Shinique Smith is inspired by the vast vocabulary of things that we consume and discard. Examining the ways in which such objects can resonate on a personal and social scale, Smith pursues the graceful and spiritual qualities in the written word and the everyday.
In works made from the class of objects we call ‘belongings,’ Smith collides the intractable hard geometry and hard thinking that defines urban existence—what Paul D. Miller called “cubes of consciousness” in a 2010 catalogue essay—with the softening, emotionally steeped influence of the worn-down, nostalgic or forgotten. She describes a way of living and looking that is fueled by a flow of relationships between opposites: discrete displaced parts are transformed, becoming one, when grouped or bound together by her hand through a ritual of process. The resulting configurations often straddle the line between chaos and restraint.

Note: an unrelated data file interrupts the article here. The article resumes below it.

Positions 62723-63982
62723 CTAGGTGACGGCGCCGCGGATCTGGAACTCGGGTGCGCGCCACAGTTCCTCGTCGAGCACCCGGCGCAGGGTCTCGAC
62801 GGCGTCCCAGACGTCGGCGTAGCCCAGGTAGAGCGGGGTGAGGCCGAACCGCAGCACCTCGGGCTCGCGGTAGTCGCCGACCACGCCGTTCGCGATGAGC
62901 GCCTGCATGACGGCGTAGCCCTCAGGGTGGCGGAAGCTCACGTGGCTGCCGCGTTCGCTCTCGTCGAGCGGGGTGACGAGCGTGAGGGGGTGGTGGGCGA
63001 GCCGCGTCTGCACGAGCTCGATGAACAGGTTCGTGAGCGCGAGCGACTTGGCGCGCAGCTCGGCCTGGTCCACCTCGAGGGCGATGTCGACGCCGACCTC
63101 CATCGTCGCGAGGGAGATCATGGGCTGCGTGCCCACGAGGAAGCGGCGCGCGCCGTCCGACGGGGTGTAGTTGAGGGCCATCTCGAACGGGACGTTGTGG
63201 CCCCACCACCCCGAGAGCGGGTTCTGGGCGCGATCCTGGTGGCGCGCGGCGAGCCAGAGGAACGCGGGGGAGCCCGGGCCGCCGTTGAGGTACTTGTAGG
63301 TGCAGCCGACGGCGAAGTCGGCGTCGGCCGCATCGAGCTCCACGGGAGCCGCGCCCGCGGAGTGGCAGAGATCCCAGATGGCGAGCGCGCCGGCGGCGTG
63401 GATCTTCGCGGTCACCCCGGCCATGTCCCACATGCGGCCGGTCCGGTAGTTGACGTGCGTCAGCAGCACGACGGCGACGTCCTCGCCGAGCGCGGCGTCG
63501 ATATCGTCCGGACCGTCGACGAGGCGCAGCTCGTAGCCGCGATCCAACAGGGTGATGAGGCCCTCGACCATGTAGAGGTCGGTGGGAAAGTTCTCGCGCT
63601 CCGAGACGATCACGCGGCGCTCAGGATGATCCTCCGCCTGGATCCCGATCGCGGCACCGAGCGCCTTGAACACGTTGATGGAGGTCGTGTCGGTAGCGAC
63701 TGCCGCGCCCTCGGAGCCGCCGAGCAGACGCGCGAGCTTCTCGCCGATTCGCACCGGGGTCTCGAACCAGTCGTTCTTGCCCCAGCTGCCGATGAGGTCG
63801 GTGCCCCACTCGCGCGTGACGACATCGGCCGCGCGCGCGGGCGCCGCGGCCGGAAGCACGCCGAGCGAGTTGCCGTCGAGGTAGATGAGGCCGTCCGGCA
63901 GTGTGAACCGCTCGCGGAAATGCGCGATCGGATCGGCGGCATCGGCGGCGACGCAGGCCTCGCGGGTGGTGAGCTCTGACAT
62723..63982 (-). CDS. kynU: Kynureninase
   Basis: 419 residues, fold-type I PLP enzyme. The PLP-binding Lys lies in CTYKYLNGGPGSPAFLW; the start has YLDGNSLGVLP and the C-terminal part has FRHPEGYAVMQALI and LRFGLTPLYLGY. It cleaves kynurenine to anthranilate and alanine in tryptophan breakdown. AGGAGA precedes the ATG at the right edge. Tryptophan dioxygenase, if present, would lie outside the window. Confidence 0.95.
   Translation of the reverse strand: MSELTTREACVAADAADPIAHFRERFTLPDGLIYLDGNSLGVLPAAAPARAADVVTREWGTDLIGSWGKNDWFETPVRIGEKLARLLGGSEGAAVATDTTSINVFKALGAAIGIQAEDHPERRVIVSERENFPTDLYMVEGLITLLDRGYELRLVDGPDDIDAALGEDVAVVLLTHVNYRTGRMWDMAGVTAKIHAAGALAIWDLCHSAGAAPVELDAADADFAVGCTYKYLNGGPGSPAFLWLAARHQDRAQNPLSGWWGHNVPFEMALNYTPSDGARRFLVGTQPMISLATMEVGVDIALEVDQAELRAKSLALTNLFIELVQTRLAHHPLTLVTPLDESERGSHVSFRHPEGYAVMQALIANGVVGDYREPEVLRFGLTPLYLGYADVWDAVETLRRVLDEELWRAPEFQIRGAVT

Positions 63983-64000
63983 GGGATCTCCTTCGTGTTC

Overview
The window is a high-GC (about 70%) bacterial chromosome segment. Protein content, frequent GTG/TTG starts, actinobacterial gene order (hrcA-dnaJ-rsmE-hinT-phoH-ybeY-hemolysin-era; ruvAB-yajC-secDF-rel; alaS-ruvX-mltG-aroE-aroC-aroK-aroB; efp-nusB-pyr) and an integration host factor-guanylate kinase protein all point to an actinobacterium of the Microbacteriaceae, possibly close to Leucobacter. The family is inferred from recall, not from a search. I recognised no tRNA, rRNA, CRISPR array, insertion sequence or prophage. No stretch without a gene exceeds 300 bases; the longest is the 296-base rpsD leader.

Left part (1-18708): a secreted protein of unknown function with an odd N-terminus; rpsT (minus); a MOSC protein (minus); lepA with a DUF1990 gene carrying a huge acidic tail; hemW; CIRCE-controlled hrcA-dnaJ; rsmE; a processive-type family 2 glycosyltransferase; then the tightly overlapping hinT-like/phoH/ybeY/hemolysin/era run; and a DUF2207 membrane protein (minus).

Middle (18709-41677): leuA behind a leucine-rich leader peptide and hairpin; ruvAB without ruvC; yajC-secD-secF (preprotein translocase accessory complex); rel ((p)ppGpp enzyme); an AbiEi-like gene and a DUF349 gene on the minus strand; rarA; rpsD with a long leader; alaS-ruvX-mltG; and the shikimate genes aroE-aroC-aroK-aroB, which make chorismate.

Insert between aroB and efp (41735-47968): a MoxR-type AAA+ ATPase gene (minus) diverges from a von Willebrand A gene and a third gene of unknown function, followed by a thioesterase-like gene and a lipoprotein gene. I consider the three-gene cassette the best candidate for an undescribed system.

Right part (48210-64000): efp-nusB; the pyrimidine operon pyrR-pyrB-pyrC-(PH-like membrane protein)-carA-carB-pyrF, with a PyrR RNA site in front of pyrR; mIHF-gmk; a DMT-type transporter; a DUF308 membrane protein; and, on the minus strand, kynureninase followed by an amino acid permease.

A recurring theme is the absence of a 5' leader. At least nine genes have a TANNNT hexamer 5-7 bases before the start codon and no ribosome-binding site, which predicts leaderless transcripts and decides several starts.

Ascribing equal value to both cherished and discarded objects, Smith reinterprets the connections on which we build our personal myths and examines the relationships that contemporary societies establish with the inanimate and the intimate. What is valuable to an individual, culture or society, and why is it valuable? Through her efforts, a new spirit emerges.